2013 Winning Essay
A. The movie "A Nurse I Am" provides a wealth of insights and approaches to be considered by future nurses, new nurses and seasoned nurses. According to Joyce Newman-Giger, "When nurses consider race, ethnicity, culture, and cultural heritage, they become more sensitive to clients.Ã¢â‚¬Â Considering this statement, what two nurses in the film seem to best portray or consider the importance of culture in their approach to patient care? Explain why.
B. The United States thrives as an expanding multicultural pluralistic society. As a nurse, how and why will you step forward to offer culturally competent care?
University of Massachusetts, Amherst, School of Nursing
Madeleine Leninger, the theoretical pioneer of culturally competent care, understood that sickness and healing occur within the context of culture and that culturally competent nursing care can significantly influence patient health outcomes. The goal of Leininger’s research was to provide a framework for nurses to examine comparative cultural care in a multidimensional manner while uncovering both particular cultural diversities as well as care universalities. In the film “ A Nurse I Am,” the two nurses from very diverse backgrounds, Ardis Bush and Mona Counts, engage with patients from equally divergent cultures; they stand out as remarkable representations of culturally competent nurses.
Ardis Bush displays a singular commitment to empathetic care that reflects an understanding of the interplay between a patient’s culture and their experience in a healthcare setting. When a client expresses concern that nurses are not managing her pain in a timely fashion, Ardis does not dismiss the patient; instead, she reaffirms the patient’s right to have her pain addressed. Since pain is a profoundly individualized sensation, this example is especially apt. Experiences of pain are as much informed by cultural beliefs as they are by neurochemical signals. In the film, Ardis states that nurses must “treat the whole person, the person who has feelings, who is going to cry sometimes.” By addressing this patient’s concern, Ardis demonstrates an understanding of just such holistic nursing care. While upholding a commitment to timely medication delivery, she empowers the patient to participate in her own care by acknowledging her concerns and providing professional validation. We often think that culture is explicitly tied to race or ethnicity, but culture represents an entire spectrum of life experiences and beliefs uniquely developed over the course of an individual’s lifetime. Through her respectful and genuine concern for the needs of her patients in a metropolitan Texas setting, Ardis Bush demonstrates what it means to be a culturally competent nurse.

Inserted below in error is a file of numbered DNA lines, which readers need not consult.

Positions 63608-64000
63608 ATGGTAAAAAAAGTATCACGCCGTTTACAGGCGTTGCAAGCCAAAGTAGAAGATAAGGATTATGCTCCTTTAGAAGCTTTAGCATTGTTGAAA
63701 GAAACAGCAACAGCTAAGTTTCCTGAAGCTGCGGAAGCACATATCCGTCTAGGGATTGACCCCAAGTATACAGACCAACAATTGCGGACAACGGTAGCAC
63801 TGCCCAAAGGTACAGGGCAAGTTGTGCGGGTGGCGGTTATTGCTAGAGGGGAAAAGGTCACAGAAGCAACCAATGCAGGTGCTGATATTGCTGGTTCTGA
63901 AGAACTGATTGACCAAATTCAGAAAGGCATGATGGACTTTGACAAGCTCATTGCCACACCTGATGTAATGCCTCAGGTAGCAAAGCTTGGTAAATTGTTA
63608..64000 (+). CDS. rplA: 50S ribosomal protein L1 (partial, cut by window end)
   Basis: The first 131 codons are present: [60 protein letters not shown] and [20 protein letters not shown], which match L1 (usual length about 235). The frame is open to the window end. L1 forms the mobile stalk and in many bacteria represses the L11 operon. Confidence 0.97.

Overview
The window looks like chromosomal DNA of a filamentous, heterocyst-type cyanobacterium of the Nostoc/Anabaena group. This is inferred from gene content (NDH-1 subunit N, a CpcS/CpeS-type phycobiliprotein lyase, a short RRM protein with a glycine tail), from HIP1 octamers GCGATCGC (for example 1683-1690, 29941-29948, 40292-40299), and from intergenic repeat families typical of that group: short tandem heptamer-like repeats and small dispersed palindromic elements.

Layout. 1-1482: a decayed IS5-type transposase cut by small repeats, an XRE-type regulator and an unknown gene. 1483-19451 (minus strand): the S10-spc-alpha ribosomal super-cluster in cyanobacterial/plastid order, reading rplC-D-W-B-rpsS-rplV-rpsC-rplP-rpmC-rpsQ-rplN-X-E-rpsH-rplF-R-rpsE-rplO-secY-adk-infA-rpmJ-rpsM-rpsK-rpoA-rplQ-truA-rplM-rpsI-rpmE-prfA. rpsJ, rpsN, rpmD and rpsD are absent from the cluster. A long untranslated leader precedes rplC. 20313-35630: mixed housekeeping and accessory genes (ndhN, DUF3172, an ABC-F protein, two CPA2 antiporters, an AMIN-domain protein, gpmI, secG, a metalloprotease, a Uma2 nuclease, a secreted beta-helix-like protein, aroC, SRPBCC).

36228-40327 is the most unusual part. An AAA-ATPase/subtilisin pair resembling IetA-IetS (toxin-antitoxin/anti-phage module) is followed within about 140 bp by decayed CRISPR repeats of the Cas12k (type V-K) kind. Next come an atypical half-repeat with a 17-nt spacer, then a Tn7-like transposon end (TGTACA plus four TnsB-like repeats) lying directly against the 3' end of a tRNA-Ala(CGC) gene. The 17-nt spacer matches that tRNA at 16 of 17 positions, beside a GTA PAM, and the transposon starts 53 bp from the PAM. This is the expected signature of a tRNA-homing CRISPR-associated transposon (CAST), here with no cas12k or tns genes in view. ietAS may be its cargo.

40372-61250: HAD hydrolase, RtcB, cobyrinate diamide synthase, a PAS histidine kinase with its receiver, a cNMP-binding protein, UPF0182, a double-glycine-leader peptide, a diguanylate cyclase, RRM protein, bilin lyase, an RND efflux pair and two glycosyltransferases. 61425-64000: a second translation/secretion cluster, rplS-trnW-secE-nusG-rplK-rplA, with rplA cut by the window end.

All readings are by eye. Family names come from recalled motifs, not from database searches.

Many states away, in rural Pennsylvania, Mona Counts demonstrates a similar commitment to culturally congruent nursing care, but the aspects she embodies are unique to her setting. Much of Appalachia experiences widespread poverty, and significant healthcare shortages have left many communities medically underserved. In areas like Mt. Morris, where the population is widely distributed across the territory, a single nurse practitioner like Mona may be responsible for providing primary care to several hundred individuals or isolated families. Her clients experience additional negative health care outcomes associated with low socioeconomic status, low education levels, and local mining and oil drilling industries. Mona recognizes that residents of Mt. Morris experiences a unique set of challenges and values that shape their cultural beliefs. She explains that “health in Appalachia is functional, not just absence of disease, which is different than what you see in metropolitan areas.” Her ability to engage members of the community both honestly and poignantly about issues of health and illness reflects a remarkable capacity for cultural congruence. Furthermore, her capacity for cultural immersion uniquely informs her ability to recognize and reconcile socially constructed beliefs about health with evidenced based care practices. While speaking with her patients, Mona gets on their level, both metaphorically and literally, reminding the viewer of the importance of meeting patients where they are.
In my own nursing practice, I aspire to uphold the principles of cultural competency set forth by nurses like Ardis Bush and Mona Counts. Presently, I am working in Holyoke, MA, at the Center for Education, Prevention and Action (CEPA), a drop-in center that provides outreach services and first contact health referrals to individuals in a health professional shortage area, CEPA targets marginalized populations like injection drug users, sex workers and homeless person for screening of sexually transmitted infections, HIV, and hepatitis. In partnership with the Holyoke Medical Center, CEPA provides counseling, referrals to substance abuse treatment centers, mental health services and medical care for individuals routinely disenfranchised by traditional health care systems. For me, cultural competency extends beyond an understanding of racial and ethnic values that inform health care beliefs; it also means aligning my moral compass to a respect for individual worth, an understanding of the psychosocial and physical effects of addiction, a suspension of judgment, a commitment to honesty and individual safety, and a passion for empowering communities often excluded from health care access. In the future, I plan to pursue a nursing career with the Holyoke Center for Behavioral Health, so I can continue to provide culturally congruent preventative care and reduce the cost of emergent care for this at-risk population.